“The good person out of the good treasure of his heart produces good, and the evil person out of his evil treasure produces evil, for out of the abundance of the heart his mouth speaks.” (Luke 6:45)

We have lately been enjoying some figs from our own trees. Not being on town water, the question of water usage is always a point of contention between those who have to go and pump it from the river and the gardeners. The monk who tends these fig trees was duly told that he doesn’t need to water the fig trees, as they are established trees. He told me the other day that he had decided to water only one of the trees, to see if it made any difference. He said to me, “These figs came only from the tree I watered; the others had none.” This is in keeping with our first reading from the Book of Sirach: “The fruit discloses the cultivation of a tree; so a person’s speech discloses the cultivation of his mind. Do not praise anyone before he speaks, for this is the way people are tested.” (Sirach 27: 6-7) Thus it fills out a little what Jesus said to us in today’s Gospel. What makes the tree good or bad is the care taken in its cultivation. This is much in line with Jesus’ parable of The Barren Fig Tree that Luke recalls later in his Gospel. The land owner comes to the gardener and says, “Look, for three years now I have come seeking fruit on this fig tree, and I find none. Cut it down. Why should it use up the ground?” (Luke 13:7) But the gardener replies, “Sir, let it alone this year also, until I dig around it and put on manure. Then if it should bear fruit next year, well and good; but if not, you can cut it down.” (Luke 13:8-9) So, too, with our human heart: it needs to be cultivated, if it, too, is to produce good things. So, Jesus speaks of us needing to be a disciple, that we may become good like our good Master. (Luke 6:40; 18:19) 

Of course, not all disciples turn out like their teacher. In his parable of The Sower, Jesus tells us of his experience of teaching, of his ‘sowing the Word.’ (Mark 4:14ff) There are some who just will not listen. There are some who, when what is sown begins to demand something of them, let it slip and slid away till nothing is remembered that might challenge them. Then there are those who are preoccupied with the cares of the world and the desire to have more; these have no time to ‘cultivate their mind’ with other more wholesome things. Then there are those who make the teacher’s task worthwhile. They go on to thrive on what is taught them. All have sat at the feet of the same teacher, but, should you approach the first group, so closed off are they that they have no time for anyone. With the second group, they are largely supportive till you actually ask them to do something for you; then they make excuses. With the third group, they are so busy that the most you get out of them is: “I’ll be with you in a minute; I’ve just got to do this …” and, of course, they never find the time for you. It is only the last group that go on to do good things for others; these are ‘those who hear the Word and accept it.’  How we treat others, is how they will learn to respond. In a sense, everyone we encounter is our disciple, and what we do contributes to their cultivation. It is incumbent on us, then, to be the good teacher, that is, to have learnt from a good teacher ourselves that we might be like them and have a store of good things that we can impart to others.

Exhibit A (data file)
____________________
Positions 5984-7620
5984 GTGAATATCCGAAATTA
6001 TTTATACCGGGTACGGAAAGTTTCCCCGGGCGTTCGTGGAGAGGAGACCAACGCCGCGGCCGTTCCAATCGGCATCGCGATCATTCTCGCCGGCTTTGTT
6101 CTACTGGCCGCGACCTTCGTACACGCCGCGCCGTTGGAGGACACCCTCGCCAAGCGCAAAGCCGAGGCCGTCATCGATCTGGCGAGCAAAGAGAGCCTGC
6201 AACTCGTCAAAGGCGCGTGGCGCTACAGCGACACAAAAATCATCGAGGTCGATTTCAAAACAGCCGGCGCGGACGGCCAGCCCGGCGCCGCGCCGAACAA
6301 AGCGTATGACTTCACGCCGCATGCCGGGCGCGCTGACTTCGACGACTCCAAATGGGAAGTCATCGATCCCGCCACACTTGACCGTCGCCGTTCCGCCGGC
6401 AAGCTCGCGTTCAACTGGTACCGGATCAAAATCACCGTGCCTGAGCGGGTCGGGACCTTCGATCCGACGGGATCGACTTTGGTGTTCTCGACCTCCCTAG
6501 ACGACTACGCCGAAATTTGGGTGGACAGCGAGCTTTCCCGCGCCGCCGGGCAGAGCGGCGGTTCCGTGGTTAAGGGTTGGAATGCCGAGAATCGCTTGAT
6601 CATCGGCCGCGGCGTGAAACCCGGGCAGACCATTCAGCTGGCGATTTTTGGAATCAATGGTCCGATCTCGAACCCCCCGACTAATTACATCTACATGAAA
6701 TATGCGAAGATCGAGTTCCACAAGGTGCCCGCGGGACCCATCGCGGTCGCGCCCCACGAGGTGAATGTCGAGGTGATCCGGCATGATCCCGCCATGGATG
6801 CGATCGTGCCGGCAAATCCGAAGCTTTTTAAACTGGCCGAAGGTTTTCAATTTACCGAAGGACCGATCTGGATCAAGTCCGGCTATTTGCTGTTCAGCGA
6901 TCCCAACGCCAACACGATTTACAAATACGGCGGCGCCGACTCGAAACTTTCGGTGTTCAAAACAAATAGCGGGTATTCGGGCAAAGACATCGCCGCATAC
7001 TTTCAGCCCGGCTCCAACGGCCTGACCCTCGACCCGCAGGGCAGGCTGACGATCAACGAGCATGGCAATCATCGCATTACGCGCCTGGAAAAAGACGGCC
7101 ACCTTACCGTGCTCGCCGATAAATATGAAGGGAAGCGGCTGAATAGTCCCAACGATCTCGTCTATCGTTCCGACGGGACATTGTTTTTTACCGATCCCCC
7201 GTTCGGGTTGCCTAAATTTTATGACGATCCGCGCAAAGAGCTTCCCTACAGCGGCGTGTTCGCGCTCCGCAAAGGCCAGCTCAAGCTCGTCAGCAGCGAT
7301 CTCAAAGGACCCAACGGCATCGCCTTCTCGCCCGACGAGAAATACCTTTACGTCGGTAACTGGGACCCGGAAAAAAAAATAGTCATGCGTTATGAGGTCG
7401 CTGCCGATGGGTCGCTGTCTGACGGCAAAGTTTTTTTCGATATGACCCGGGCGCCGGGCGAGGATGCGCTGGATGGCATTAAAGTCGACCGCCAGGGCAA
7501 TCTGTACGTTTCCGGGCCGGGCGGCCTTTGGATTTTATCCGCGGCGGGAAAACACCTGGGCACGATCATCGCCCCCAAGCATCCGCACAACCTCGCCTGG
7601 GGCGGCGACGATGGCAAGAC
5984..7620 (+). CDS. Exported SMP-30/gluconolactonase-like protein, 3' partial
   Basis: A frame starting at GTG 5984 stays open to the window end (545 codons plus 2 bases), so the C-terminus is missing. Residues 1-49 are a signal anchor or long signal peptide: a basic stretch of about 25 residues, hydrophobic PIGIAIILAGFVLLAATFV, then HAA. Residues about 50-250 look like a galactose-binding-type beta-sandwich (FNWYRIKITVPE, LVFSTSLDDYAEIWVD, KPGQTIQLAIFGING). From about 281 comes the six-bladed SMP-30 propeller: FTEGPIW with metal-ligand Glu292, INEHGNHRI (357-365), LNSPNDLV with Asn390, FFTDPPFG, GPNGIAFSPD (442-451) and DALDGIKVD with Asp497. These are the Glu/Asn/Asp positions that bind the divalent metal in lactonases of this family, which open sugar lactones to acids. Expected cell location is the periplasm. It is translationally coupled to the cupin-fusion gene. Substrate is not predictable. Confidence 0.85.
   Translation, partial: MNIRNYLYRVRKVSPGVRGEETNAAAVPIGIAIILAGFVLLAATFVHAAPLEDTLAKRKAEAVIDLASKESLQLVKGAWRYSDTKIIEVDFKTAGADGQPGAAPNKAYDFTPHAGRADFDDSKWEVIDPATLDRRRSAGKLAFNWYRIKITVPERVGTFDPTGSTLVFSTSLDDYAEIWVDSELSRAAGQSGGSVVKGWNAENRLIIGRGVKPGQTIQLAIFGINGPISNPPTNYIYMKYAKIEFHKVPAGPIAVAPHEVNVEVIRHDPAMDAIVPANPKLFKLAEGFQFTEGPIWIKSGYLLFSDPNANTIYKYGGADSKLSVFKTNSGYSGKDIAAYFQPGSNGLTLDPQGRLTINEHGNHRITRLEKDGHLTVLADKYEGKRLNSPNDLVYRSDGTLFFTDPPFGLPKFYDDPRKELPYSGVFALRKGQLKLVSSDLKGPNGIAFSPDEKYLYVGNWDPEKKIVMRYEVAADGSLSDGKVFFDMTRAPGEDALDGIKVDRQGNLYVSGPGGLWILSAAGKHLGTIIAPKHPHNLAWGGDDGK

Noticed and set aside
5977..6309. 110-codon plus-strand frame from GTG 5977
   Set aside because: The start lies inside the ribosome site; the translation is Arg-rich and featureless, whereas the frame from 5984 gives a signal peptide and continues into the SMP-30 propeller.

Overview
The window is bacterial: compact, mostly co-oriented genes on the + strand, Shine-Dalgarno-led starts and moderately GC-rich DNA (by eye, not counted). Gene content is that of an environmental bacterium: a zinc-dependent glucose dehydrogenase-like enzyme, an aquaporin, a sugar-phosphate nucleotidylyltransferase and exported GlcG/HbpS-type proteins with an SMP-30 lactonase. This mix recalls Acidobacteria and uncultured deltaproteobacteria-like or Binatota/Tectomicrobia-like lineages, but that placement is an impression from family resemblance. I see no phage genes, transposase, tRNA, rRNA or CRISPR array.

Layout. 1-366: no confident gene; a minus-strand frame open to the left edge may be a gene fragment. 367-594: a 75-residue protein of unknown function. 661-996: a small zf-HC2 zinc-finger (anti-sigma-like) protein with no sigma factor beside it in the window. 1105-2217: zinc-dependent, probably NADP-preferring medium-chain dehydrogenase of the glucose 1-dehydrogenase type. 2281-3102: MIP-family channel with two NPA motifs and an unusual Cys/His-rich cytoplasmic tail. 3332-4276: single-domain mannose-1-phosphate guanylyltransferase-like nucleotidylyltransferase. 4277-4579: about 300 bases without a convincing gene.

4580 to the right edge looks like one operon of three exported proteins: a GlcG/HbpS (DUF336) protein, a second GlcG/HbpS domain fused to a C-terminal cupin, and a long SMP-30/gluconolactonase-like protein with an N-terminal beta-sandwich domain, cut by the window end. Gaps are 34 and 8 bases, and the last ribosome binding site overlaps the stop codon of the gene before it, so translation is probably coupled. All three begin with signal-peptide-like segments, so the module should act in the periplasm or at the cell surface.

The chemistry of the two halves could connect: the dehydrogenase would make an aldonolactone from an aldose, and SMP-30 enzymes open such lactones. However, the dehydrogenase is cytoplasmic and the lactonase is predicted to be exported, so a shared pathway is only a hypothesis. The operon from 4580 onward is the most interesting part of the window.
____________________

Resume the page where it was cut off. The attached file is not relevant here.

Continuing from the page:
As Christians, we are called to be disciples of Christ, to learn from him that we might be like him. Today’s Gospel comes in the midst of his Sermon on the Plain. (Luke 6:20-49) After his litany of blessings and woes, Jesus begins with: “But I say to you that hear ….” (Luke 6:27) That is, he is speaking only to those good students who accept his word and let it bear fruit in their hearts. Jesus’ Word in this sermon digs round and fertilises our souls, where is found the roots of all we do. It prunes away that in us which bears no fruit, to encourage us to be more fruitful by adopting more life-giving behaviours. All this is bound to be challenging and far from pleasant at times, but it is ultimately all for the good. (Hebrews 12:5ff) Jesus’ Word is a tough Word, a demanding Word, urging us to love of enemies, nonviolence, selfless giving, and a compassion that imitates God’s own mercy. These are the good things a good person is able to bring out of the good treasure that he has in his heart. None of them will be there if we do not let Christ’s Word take root in our heart; we need to let it prune away hatred, violence, selfishness, heartlessness and indifference, so as to cultivate the good in us. If we do not do this, ours will be a world of misery — caused by what we do to one another and born of what we have let flourish in our hearts. But should we let Christ’s Word come to life in us, we will find that people will be drawn to us and they will want to be like us and be eager to learn from us. For what we will find growing in our hearts are all those things that St Paul calls the fruits of the Spirit: ‘love, joy, peace, patience, kindness, goodness, faithfulness, gentleness, and self-control.’ (Galatians 5:22-23) I should like to be like that! How wonderful our world would be, if we were all like that. Let us, then, be more determined, especially as Lent begins, to be a good disciple whom Jesus loves (John 21:20; c.f.: 14:23): always open to hearing Christ’s Word, letting it water our hearts with his Spirit, that it might bear its fruit in us.

By Dom Steele Hartmann ocso